My Baseball Quest Has Taught Me About America, Slowing Down — and Myself
I am on a quest to visit every Major League Baseball stadium.
For me, baseball is more than just a game, it is a continuous source of life lessons and reflection. Plus, I’ve learned a lot about this great country in my travels.
For instance, baseball has taught me that part of life is about failure and how to react to that failure. Baseball is a game in which the batter can miss the ball 7 out of 10 times and still be an all-star. It’s a matter of putting the last turn at bat behind and pushing forward to the next turn.
Baseball allows for redemption without time constraints. A team can be losing in the last inning of a game with only one strike to go, and make a comeback that is not hampered by a game clock but fueled by determination and perseverance.
But most importantly, baseball is about slowing down, enjoying a beverage and delighting in the sounds of the crack of the bat and pop of the catcher’s mitt.
For all these reasons, I want to see, feel, and experience baseball – and that is why my goal is to visit every baseball stadium and region of the country.
My journey started when I attended my first game in Kansas City in the summer of 1996. The Royals were playing the Baltimore Orioles and I had a chance to see future hall of famer Cal Ripken Jr. Sitting in the upper deck seats at Kauffman Stadium started my more than 20-year journey.
A combination of business, personal travel, and relocation has allowed to visit stadiums all over the United States and Canada. After Kansas City, I traveled to St. Louis to catch another game. In the old stadium you might catch a glimpse of the Gateway Arch. Thankfully in the new stadium, home plate was repositioned and now there is a glorious view of the monument from every corner of the stadium. At that time I was in graduate school in Nebraska, so my stadium visits concentrated mostly in the Midwest.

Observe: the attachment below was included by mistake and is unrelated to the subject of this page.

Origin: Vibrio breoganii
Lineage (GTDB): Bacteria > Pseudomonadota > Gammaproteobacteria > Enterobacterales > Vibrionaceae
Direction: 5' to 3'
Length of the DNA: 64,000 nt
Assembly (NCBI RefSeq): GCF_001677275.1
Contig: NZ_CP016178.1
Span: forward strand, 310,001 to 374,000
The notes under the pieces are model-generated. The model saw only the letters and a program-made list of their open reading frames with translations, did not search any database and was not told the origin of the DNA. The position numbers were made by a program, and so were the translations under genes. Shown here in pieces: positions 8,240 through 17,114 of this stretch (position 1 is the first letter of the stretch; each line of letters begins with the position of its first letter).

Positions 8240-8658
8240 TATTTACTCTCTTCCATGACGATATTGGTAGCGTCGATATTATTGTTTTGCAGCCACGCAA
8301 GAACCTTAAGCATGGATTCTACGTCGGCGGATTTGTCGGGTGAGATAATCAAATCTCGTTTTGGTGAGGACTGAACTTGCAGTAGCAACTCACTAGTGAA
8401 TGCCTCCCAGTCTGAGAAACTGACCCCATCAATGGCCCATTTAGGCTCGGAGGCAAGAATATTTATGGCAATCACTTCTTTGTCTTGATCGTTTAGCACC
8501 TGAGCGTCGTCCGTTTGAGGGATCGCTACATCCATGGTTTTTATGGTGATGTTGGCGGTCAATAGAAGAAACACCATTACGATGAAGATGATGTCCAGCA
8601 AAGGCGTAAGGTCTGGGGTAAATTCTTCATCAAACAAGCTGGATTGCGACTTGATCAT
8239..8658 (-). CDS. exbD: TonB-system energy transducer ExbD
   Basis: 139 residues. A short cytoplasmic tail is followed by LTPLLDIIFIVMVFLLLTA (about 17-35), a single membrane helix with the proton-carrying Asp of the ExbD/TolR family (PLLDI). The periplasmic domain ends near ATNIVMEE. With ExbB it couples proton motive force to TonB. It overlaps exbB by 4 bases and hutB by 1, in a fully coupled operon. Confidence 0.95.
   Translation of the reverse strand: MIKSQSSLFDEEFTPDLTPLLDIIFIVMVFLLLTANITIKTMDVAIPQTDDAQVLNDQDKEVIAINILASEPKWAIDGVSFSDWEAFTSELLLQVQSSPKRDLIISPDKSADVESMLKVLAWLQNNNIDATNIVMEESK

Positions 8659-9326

Wrigley Field, home of the Chicago Cubs, is one of my favorite stadiums. Great pre- and post-game atmosphere and a great baseball tradition in one of the oldest MLB stadiums.
After graduate school, I moved to the Northeast and that allowed me to visit several stadiums in that region. A longtime Mets fan, I visited old Shea Stadium frequently. The most memorable feature of this stadium was the loud noises of incoming airplanes landing at LaGuardia Airport. In the upper deck seats you felt that the airplane was going to land on top of you.
The Mets’ new stadium is a fantastic venue with every food option you can imagine, from fresh sushi to hometown BBQ. The old Yankees stadium had the aura of baseball greatness and any baseball fan could feel the presence of all those great Yankees championship teams. I’m looking forward to visiting the new stadium in the near future.
Each stadium in the region has its own unique charm: Baltimore is a great venue close to the Inner Harbor; the Pittsburgh stadium, the house that Roberto Clemente built, overlooks the city and is a blast to walk to via the bright yellow bridge from downtown; and Boston features the Green Monster outfield fence.
When I moved to Florida to join the faculty at UCF I was able to attend games in the Southeast. The Atlanta Braves’ downtown Olympic stadium was one of the hottest games I ever attended. I look forward to checking out the new Braves’ facilities in Marietta, GA.
In Florida, the Marlins have upgraded their stadium to a baseball-dedicated facility with a retractable roof and a comfortable 70-degree temperature. Tropicana Field, the home of the Tampa Bay Rays, features a water tank with actual manta rays that you can touch.
Visits to just six of the 30 MLB stadiums – Oakland, Los Angeles, Phoenix, Houston, Minnesota and Arlington, Texas – will end my quest.
And once I finish, I will begin my next quest – to visit all Spring Training facilities in Florida and Arizona!
Plenty more opportunities to do the seventh-inning stretch, sing “Take Me Out the Ballgame” and continue to reflect on the lessons baseball provides me and how to apply them to my everyday life.
Fernando I. Rivera is an associate professor in UCF’s Department of Sociology. He can be reached at Fernando.Rivera@ucf.edu.